Goals matter. Setting the right goals, having a plan to reach those goals, and following through on what is required to reach or maintain those goals may help you feel greater happiness and fulfillment while reducing stress levels.
Goals can also be a source of stress. They can create excessive pressure and make you feel bad when you don’t achieve the goals you have set. This is particularly true if goals are unrealistically high or if you don’t have a workable plan in place.
This is why many people forgo setting New Year’s resolutions entirely. It’s difficult to keep going after your goals if you keep missing the mark each year. It’s also much harder to reach your goals when you don’t know the best way to go about setting them and working toward them.
Here are some effective strategies that can help you go after your goals in a way that creates less stress and more success.
The Role of Goals and Stress Relief
What we experience as ‘stress’ is really an interaction of events that happen in our lives, our thoughts, and resulting emotional reactions to those events.
Because of this, a significant goal of stress management focuses on examining our thoughts about our stressors. By doing this, we can then change our feelings and our stress responses. Another goal of stress management involves minimizing the stressors we experience in a typical day. Both goals are important and both require some forethought.
The Role of Goals in Personal Happiness
Another area of life that’s closely linked with stress and stress management is personal happiness and fulfillment. The growing field of positive psychology examines what factors contribute to happiness and resilience (rather than just studying unhappiness and pathology).
This line of research has identified several goals that, if met, can lead to greater overall happiness, fulfillment, and resilience to stress. So, rather than only setting goals that minimize or manage stress, setting goals that lead to the opposite of stress can also be an effective route to a less-stressed lifestyle.
What Goals to Set
So how do you decide what kind of goals will be most beneficial for you? It’s often a matter of looking at what you need or want to accomplish.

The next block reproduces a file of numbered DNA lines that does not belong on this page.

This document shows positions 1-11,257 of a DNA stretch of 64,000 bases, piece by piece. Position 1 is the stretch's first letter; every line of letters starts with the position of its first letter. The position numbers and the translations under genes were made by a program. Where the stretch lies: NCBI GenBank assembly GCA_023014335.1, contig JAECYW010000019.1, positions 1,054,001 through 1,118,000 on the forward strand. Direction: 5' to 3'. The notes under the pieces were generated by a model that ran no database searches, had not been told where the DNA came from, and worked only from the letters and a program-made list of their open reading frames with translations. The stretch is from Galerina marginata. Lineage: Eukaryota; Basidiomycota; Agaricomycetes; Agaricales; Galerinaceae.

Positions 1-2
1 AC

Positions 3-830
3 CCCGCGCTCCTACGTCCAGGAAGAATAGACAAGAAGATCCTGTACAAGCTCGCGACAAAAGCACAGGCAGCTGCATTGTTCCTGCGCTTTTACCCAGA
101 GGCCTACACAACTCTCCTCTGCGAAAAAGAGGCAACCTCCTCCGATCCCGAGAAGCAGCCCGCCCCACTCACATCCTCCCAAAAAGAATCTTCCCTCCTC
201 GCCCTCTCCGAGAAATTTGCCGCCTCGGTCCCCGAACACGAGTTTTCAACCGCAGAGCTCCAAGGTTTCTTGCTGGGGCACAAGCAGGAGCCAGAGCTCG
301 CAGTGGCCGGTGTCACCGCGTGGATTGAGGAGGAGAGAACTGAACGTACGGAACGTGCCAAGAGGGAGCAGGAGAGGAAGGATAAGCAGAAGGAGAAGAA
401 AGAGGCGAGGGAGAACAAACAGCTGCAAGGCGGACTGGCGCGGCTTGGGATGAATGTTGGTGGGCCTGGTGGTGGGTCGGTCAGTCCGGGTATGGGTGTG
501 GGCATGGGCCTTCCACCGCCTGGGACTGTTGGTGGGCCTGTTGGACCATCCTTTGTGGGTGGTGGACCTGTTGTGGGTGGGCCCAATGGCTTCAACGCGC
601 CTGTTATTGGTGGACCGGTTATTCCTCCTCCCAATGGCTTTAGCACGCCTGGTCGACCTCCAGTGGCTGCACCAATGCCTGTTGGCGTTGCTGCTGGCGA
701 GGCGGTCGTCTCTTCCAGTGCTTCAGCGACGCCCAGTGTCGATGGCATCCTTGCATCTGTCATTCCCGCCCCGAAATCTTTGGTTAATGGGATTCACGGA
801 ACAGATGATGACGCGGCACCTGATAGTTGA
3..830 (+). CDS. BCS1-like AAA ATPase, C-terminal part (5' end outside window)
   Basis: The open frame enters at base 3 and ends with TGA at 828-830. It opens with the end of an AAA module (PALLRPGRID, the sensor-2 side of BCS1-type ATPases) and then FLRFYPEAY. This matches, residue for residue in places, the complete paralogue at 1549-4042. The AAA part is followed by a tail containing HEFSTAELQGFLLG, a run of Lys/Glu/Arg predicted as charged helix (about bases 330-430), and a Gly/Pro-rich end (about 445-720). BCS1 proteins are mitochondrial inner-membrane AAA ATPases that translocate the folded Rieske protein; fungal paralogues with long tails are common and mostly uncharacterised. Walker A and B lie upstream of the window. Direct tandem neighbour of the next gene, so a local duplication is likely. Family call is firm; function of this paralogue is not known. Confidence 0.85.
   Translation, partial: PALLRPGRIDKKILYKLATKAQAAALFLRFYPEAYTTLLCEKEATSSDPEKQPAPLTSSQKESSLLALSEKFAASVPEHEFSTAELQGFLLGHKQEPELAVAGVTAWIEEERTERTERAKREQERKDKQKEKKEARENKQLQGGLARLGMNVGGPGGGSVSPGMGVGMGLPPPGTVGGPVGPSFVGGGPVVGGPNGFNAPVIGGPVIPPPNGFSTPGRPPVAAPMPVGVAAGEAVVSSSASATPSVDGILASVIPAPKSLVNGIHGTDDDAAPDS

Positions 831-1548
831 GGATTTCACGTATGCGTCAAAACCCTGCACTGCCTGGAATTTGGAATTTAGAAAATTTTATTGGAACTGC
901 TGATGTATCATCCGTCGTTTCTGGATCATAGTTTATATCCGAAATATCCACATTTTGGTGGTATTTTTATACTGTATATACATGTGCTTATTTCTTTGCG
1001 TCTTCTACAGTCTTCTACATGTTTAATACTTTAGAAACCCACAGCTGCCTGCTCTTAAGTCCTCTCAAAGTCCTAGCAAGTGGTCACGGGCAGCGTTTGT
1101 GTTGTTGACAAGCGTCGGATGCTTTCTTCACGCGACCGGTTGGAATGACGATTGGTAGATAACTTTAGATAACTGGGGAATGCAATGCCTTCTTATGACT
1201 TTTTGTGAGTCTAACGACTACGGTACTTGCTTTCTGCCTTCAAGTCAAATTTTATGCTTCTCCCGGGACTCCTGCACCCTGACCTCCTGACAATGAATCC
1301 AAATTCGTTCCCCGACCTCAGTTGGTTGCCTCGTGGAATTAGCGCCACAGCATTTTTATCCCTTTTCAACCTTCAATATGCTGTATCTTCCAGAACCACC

If you’re feeling stressed to the point of being overwhelmed, it’s a good idea to focus your goals more toward minimizing and managing stress.
If you’re feeling general stress—but nothing too severe—and are finding a general lack of fulfillment and happiness, it’s a good idea to set some stress management goals while also focusing on goals that promote happiness and meaning in life.
Not matter what type of goals you are setting, they should provide some degree of stress relief. It’s a good idea to become aware of which goals will lead to both outcomes. Below are some different categories of goals you may set.
Possible Goals to Set
How to Maintain Goals
Some goals are short-term such as acing a test, finishing a project at work, or finding a great relationship. However, many goals that will help with stress management, happiness, and resilience tend to be ongoing, long-term goals such as regular exercise, maintaining relationships, practicing meditation on an ongoing basis.
Longer-term goals can be somewhat more challenging. However, these goals are often rewarding to maintain and are ultimately what can lead to better life experience.
There are a few tricks to maintaining goals or adopting healthy habits. Some things that you can do that will help:
Set the right goals.
Take small, concrete steps.
Reward yourself along the way.
Consider slip-ups to be part of the process.
Maintaining goals can be a little more involved than that, but this is the basic process. Most people abandon goals because they set their goals too high (or the wrong goals for their lifestyle), try to do too much in the beginning, don’t congratulate themselves for making progress toward their goals along the way, and give up if they have a slip.
Reaching goals in a realistic way—even if it takes a little longer—can mean the difference between sticking to goals and reaching goal after goal, and giving up early, abandoning goals altogether.